Bennett’s other, and related, handicap is that he was reared on science fiction and will not let a good idea speak for itself. No sooner has he laid out the role of the internet revolution in consolidating the Anglosphere than he takes us into the obscure and sometimes obscurantist realms of “the Singularity revolutions”.

If, on the other hand, you are part of the community that takes Singularity discussions seriously, this is a feature, not a bug. My only regret now is that I felt I had to take up so much space describing the idea of the Singualrity, since in the intervening two years, with the publication of Kurzweil and Garreau's works, it has become a commonplace of blogospheric discussion.

I guess that's one of the problems with writing a book that draws on highly disparate fields of knowledge -- I discover techno-geeks who think I invented the idea of Anglosphere exceptionalism, while I run into learned historians who are under the impression that I invented the idea of the Singularity. Much as I would enjoy credit for either one, I am perfectly happy to give credit to Véliz and Vinge respectively for those achievements. (I am probably the only person who knows both authors personally, however -- a pleasure in both instances, by the way.)

I do have to say that the particular sentence he quoted -- about TCP/IP and HTML as universal voluntary standards, is an important point, (given that standards harmonization is always trotted out as an argument for top-down structures like the European Union) and to have discussed it without using the actual terms would have been much more roundabout and less precise. But since Robert Conquest had also objected to that particular sentence, perhaps I should have worked on it a little longer.

Generally, however, when a book has a strongly bifurcated nature, it suggests that perhaps there should be two books altogether, or at least two future follow-ons. When I circulated the manuscript to a number of people, many of them commented that the scope was too wide, and that I would be better off narrowing the scope and discarding twenty or thirty percent of the text. The problem was that no two commentors agreed on what to keep and what to put in the next book.

Coleman's larger point, however, is on target. Since Véliz first returned to the idea of English-speaking exceptionalism in the modern world (it had been a common thread eighty years before, albeit in a somewhat different form) a number of people have come to the same place, for the most part independently. Véliz, myself, Robert Conquest, John O'Sullivan (who knows all three of us), and others have all taken up the distinct nature of the Anglosphere, and its possibilities, and the fact that such a diverse set of experiences all led to the same place suggests that there is something there. As Coleman say:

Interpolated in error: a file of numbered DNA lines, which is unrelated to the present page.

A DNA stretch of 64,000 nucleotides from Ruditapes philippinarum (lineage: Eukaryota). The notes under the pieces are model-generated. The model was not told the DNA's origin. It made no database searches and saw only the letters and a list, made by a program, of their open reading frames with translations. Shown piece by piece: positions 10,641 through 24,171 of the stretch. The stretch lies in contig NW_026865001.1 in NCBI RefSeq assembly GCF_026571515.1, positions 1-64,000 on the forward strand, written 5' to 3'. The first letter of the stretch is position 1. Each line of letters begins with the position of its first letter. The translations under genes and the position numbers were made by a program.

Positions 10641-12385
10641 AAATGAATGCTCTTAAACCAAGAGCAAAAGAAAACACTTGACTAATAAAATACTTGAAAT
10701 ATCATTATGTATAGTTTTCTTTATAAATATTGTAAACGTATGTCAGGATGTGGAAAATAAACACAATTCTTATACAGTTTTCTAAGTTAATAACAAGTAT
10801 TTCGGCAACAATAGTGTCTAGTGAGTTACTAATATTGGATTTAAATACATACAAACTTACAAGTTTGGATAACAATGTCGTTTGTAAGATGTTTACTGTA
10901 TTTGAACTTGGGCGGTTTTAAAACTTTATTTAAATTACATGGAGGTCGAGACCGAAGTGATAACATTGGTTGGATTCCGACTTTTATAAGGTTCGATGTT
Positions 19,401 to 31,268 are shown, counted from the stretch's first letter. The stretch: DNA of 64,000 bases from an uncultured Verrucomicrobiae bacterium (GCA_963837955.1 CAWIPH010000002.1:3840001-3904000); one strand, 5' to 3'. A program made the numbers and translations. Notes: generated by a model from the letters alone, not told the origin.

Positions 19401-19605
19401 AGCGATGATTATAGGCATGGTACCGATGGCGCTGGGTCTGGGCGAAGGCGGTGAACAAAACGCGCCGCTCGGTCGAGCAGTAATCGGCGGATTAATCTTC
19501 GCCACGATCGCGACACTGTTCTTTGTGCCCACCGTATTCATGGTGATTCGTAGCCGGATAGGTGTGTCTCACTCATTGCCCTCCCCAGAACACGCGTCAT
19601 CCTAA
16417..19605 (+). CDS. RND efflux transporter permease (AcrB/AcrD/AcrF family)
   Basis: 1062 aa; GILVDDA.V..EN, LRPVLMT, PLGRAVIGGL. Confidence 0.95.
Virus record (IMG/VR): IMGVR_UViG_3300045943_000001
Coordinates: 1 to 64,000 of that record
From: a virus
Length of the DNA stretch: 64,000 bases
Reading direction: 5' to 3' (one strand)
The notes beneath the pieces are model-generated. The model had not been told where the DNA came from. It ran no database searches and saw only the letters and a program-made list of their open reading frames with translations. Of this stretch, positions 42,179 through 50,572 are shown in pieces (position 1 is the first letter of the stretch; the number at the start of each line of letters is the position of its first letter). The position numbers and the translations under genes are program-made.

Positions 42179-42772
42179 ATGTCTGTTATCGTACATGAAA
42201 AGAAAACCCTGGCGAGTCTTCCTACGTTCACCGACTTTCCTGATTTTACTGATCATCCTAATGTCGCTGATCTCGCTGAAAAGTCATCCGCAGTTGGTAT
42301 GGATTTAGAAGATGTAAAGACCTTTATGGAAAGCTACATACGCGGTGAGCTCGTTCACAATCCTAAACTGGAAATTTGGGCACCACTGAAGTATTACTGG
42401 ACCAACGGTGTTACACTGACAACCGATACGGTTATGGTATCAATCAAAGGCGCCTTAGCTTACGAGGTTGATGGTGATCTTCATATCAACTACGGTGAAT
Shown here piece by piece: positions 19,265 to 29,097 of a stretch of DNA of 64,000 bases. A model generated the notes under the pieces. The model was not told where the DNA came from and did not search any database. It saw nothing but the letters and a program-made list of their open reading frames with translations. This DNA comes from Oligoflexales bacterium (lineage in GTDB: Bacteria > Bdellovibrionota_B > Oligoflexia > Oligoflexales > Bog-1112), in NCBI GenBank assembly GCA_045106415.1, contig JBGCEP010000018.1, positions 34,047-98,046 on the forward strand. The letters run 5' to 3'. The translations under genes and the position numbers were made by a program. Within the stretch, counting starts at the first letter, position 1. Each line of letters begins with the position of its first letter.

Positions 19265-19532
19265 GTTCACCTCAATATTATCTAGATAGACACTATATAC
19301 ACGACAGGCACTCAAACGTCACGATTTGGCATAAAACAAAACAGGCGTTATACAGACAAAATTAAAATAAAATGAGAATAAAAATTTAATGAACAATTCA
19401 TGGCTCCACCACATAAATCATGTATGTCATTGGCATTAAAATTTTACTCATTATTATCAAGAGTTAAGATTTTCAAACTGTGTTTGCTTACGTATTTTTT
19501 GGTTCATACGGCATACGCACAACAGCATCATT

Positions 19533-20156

A major characteristic of these approaches—by Veliz, Bennett, Mead, Conquest, O’Sullivan and others—is their tentativeness and modesty. The Anglosphere is not a ready-made solution to the problems of the world, from Islamicist terrorism to failed multiculturalism. They see it as a direction, a potential, a liberal option.

It remains futurology. It may pass like other Anglo dreams or fantasies—Milner’s Kindergarten, Imperial Federation, or the Lost Tribes of Israel. For some Australians—late children of the British empire who (in Chris Patten’s formula) have lived their lives as enthusiastic citizens of America’s undeclared empire—it is a door they will not slam shut. But as Patten also warned, sentiment is only one element in Realpolitik.

I think that what Coleman sees as "tentativeness and modesty" is also a feature, rather than a bug, in our design. I would rather call it a real-world application of Hayek's concept of "local knowledge". We are saying not that we refuse to generate a universal solution for all peoples in all places and all times because we are better than others, but that solving any set of social problems, getting from the present situation to the desired situation, requires far more local knowledge than was assumed fifteen years ago. Then it seemed as if there was a universal democratic and free-market template that could be implemented overnight, anywhere, and deliver its benefits the next day. Today we value the end place no less, but are more cautious about what it takes to get there. Turning our attention primarily to the Anglosphere is an admission that that is where we know the most and can do the most good.